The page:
Distinguishing characteristics of the RN as compared to the rest of the team The BSN has a broad global perspective and liberal educational background. Curriculum includes: clinical, scientific, decision making, humanistic skills, patient education, management and leadership
BSN Develops and manages a comprehensive plan of care for the entire length of stay of the patient Is the team leader for unlicensed assistive personnel Is the “air traffic controller” coordinating care at all levels of the acute care stay
BSN as the Air Traffic Controller Collaborates with all members of the team, including physicians, PA, APRN’s, and other allied health professionals Also collaborates, educates, and redesigns care with the input of the patient, family and care team Ensures communication among the care team
BSN Leads quality and safety initiatives at the unit level Is essential to the day to day safe care of the patient Is essential for the delivery of quality care Is essential to patient engagement and satisfaction
Acute care hospitals would not be able to be true to their mission without RN’s
Think about an Emergency Department without RN’s… No triage nurse to assess emergency patients and determine the appropriate level of care No charge nurse to anticipate and manage the needs of the ED, ensuring patient flow, etc. No ED nurse to deliver the complex care required for the critically ill and injured patients North Shore-LIJ cares for over 600,000 emergency patients a year. We would not be able to provide emergency care to our communities without our RN’s.
Our RN’s on the front lines achieving organizational outcomes An important component of North Shore-LIJ’s system wide initiative to decrease it’s sepsis mortality rate by 50%, was the implementation of the Taming Sepsis Education Program (TSEP) in 2011. TSEP (NEPQR HRSA-11-044) provided the RN’s in the emergency department and critical care units with a comprehensive educational program to ensure the recognition of SIRS and all signs and symptoms of sepsis, severe sepsis, and septic shock.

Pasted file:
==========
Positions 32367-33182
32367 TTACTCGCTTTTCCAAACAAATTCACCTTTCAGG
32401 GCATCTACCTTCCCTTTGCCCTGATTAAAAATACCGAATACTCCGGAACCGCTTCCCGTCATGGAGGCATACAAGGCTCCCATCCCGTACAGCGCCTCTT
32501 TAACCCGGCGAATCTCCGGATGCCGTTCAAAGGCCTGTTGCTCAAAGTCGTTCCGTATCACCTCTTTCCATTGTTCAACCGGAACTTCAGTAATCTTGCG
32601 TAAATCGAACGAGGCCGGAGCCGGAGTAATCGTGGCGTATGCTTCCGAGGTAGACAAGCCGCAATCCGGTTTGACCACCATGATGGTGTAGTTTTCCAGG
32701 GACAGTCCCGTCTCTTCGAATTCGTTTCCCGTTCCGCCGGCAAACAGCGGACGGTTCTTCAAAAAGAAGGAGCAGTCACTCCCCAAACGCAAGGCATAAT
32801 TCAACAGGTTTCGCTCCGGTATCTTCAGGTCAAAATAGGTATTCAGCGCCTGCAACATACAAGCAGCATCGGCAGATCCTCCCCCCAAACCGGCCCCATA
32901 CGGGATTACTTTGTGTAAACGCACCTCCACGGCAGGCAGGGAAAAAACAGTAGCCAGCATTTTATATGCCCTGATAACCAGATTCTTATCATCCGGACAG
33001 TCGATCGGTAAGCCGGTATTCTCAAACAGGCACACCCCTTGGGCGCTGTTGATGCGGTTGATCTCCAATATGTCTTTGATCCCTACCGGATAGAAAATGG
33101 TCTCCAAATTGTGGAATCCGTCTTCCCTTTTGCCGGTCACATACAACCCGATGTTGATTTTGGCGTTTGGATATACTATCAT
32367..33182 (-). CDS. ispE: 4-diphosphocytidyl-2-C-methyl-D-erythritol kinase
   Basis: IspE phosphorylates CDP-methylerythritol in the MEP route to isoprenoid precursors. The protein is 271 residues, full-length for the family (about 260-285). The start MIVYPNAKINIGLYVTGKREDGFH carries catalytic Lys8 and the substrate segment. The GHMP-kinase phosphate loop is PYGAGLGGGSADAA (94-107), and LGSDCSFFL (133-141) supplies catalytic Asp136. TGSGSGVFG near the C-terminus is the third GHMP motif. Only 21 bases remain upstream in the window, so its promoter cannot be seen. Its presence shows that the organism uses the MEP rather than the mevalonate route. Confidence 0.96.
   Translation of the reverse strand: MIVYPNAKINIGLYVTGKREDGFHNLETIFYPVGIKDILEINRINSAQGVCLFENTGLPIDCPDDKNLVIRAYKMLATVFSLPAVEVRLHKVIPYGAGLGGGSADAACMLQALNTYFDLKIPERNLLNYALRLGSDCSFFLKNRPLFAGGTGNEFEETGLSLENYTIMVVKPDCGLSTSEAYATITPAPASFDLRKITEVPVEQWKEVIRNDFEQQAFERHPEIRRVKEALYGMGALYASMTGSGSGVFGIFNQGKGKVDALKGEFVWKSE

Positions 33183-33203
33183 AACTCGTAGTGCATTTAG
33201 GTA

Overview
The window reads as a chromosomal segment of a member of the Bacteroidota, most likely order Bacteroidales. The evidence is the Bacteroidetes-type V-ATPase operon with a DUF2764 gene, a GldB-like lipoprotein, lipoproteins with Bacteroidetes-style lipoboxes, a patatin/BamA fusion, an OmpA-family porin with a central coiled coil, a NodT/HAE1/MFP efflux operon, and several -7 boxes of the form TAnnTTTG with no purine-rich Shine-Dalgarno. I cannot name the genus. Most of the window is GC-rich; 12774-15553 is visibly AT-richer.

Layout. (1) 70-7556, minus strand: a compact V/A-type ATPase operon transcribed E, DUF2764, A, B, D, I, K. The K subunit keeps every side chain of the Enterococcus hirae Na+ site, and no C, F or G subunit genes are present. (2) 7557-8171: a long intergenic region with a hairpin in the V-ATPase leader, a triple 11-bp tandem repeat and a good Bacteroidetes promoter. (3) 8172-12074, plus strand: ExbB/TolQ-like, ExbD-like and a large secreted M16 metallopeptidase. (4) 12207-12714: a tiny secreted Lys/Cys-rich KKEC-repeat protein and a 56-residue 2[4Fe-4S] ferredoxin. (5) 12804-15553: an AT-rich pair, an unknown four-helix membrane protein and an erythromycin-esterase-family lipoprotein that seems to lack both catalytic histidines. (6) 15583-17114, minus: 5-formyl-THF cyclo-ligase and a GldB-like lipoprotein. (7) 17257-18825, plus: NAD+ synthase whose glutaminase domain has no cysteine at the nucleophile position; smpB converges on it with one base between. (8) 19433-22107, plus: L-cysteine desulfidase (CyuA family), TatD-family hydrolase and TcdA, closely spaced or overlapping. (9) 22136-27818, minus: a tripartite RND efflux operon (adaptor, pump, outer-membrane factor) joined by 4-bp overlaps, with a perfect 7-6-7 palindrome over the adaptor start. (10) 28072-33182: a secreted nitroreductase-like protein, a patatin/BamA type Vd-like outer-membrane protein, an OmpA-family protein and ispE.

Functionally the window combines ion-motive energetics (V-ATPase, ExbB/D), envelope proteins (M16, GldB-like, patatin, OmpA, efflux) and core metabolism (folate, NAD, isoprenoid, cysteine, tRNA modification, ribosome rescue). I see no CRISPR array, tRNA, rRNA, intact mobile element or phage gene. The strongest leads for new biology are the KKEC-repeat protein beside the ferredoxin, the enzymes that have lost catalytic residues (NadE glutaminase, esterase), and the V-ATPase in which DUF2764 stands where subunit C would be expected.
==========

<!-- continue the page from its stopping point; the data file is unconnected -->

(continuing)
In a response to strategic demands, one of our tertiary hospitals built 4 new critical care units. The workforce strategy included hiring an additional 86 RNs These newly hired nurses were placed in our Critical Care Fellowship Program for 12 months The critical care units opened 18 months later The health system achieved its business objective through the readiness of a competent nursing workforce
Specialty Treatment Unit (Ebola) The Governor of NYS designated 8 hospitals as Ebola Centers. NS-LIJ is one of them Requirements: facility design, P&P, workflow redesign, voluntary staff (RNs/MDs), intensive education and training, etc. 71 RN’s, 18 MD’s trained for the unit Nurses will be assuming role and responsibilities of environmental, dietary, etc. to keep the number of people entering the room to a minimum NYS DOH and CDC after two site visits approved NS-LIJ as “ready”
Team Based Care in an Acute Care Setting In complex problems, team performance will exceed the expected sum of all single actions Mutual monitoring can help to notice individual errors Shared workload can help to prevent the overstrain of an individual, and make sure that all tasks planned can be executed in a timely manner Mutual support and encouragement can enable team members to master even the most difficult situations Successful team performance results in low-error, high- quality patient care and high satisfaction of the healthcare provides
The RN is the only constant during the patient’s stay There is no Team Based Care without the RN in Acute Care